Tag Archives: godliness

NEXT TO GODLINESS


NEXT TO GODLINESS

William Andrew Dillard
Parson to Person

There is an old saying often heard a generation or two ago: “Cleanliness is next to godliness!” If applied to one’s spiritual life, there may be something to it, but most often it was understood to apply to the physical body. Maybe that was due to the weekly bathing most did due to a lack of running water, especially hot water.
As the idea applies to the body, I never did believe the old saying was true. However, there is much to be said of it when one applies it to the spiritual life.
Sin is always represented as vile, filthy, reprehensible, etc. Even the goodness of natural man is that way in God’s sight. Notice His estimation of man’s righteousness in Isaiah 64:6, “But we are all as an unclean thing, and all our righteousnesses are as filthy rags; and we all do fade as a leaf; and our iniquities, like the wind, have taken us away.”
On the other hand, true righteousness is represented as cleanliness. It is here that the old saying finds it true meaning. As the Lord chastened His people through the prophet Isaiah, He admonished: “Wash you, make you clean; put away the evil of your doings from before mine eyes; cease to do evil; learn to do well, seek judgment, relieve the oppressed, judge the fatherless, plead for the widow.” Isa. 1:16-17.
In New Testament times when Jesus was rebuffed because His disciples were eating without washing their hands, He taught quite plainly that it was not what entered the body that defiled a man, but what came out of it. Matt. 15:11, 20.
It should also be noted that the apostle Paul explained to the church at Ephesus that His church was so loved by Jesus that He gave Himself for it; that He might sanctify and cleanse it with the washing of water by the word. Eph. 5:25-26.
The apostle James doubled down on this great truth by stating,”. . . cleanse your hands, ye sinners; and purify your hearts, ye double minded.” James 4:8. Presented here as the essential action to be close to God, he introduced the idea by saying, “Draw night to God, and He will draw nigh to you. . . “
Obviously, it is essential for every person to repent of sin and trust the Lord Jesus Christ as the only personal Savior, but perhaps the appeal is most often written to God’s own people to enter the strait gate an walk in the narrow way. How that is done is pointedly revealed by the ancient psalmist in Psalm 119:9, “Wherewithal shall a young man cleanse his way? by taking heed thereto according to thy Word.”
Truly, a clean body smells better than a dirty one, and it is often essential to good health. But the cleanliness that is next to godliness must reference the very heart to be realized as true. How clean is your heart?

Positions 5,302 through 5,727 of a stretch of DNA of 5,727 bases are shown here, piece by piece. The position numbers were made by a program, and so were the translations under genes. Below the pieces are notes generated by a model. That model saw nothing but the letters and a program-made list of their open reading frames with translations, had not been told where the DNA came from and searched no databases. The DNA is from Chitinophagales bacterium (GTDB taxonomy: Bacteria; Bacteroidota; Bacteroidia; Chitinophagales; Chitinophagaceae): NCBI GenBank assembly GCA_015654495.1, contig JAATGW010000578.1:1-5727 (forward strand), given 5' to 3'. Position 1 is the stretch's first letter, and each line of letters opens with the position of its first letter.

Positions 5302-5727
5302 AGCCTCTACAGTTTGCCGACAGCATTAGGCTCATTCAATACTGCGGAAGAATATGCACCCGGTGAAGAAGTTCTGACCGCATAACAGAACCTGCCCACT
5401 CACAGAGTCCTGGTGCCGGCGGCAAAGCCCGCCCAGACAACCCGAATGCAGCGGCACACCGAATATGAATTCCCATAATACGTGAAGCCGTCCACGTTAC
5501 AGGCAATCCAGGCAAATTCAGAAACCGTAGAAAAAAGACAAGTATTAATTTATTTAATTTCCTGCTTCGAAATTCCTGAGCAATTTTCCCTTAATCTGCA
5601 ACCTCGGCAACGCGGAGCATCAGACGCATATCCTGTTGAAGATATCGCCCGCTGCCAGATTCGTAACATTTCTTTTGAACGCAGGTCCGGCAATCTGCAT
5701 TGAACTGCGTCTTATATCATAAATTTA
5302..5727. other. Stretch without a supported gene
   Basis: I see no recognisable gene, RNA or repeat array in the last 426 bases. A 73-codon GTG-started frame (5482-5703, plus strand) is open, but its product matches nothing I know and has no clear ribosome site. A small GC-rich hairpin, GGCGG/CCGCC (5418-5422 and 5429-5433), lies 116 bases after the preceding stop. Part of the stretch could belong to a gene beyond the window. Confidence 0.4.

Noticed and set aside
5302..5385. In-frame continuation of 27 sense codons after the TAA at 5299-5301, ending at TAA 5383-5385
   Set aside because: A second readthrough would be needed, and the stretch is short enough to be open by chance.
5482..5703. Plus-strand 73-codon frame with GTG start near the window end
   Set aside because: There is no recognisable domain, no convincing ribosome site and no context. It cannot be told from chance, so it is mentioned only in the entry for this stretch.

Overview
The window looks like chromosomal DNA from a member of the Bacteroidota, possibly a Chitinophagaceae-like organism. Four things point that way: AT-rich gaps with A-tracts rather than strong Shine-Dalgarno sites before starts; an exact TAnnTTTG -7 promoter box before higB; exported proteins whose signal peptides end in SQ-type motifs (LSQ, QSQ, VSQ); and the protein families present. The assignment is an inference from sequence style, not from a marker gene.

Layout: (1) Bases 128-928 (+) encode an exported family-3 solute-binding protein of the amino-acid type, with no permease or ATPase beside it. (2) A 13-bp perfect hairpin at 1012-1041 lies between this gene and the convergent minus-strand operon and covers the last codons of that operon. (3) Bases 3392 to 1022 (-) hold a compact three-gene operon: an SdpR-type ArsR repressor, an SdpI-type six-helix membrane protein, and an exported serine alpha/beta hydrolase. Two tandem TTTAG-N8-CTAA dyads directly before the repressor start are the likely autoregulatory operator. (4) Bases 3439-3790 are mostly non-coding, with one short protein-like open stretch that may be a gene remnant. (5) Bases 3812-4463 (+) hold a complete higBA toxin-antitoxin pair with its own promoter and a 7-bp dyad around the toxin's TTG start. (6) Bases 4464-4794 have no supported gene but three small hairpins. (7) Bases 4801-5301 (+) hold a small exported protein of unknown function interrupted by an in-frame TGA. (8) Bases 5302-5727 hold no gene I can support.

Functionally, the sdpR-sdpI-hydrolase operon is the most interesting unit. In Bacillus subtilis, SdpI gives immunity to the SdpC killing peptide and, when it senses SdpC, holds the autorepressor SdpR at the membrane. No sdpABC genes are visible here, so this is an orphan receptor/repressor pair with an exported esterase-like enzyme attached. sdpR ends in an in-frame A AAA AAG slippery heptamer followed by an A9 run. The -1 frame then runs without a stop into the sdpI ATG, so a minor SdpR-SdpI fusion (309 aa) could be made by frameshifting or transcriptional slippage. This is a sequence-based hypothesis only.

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21 – Jan. 21 – THIS DAY IN BAPTIST HISTORY PAST


They had no other ambition but the glory of God.
 On Jan. 21, 1788, one of the most, humble, yet historically significant events took place in the study of the College Lane Baptist Church in Northamptonshire, England that this old world ever know.  Four Baptist ministers met together for a day of prayer and fasting.  Neither of these four men knew that each, in years to come, would be memorialized in the history of the Christian world as well as the Baptists.  They simply met as four friends who shared a longing for greater personal godliness, holiness in their churches, and the evangelism of the world.  They had no other ambition but the glory of God.  They were none other than John Ryland, Jr. John Sutcliff, Andrew Fuller, and William Carey.  In that room were the founders of the modern missionary movement.  Ryland recorded the holy event.  “… read the Epistles to Timothy and Titus; Abraham Booth’s charge to Thomas Hopkins; Richard Blackerby’s Life, in John Gillies; and John Rogers of Dedham’s sixty memorials for a Godly life: and each prayed twice.  Carey [prayed], with singular enlargement and pungency.  Our chief design was to implore a revival of godlinesss in our souls, in our churches, and in the churches at large.”  God surpassed their expectation when He used them to start a missionary movement that continues to this very day.
Dr. Greg J. Dixon from: This Day in Baptist History Vol. IIII: Cummins, pp. 43-44.

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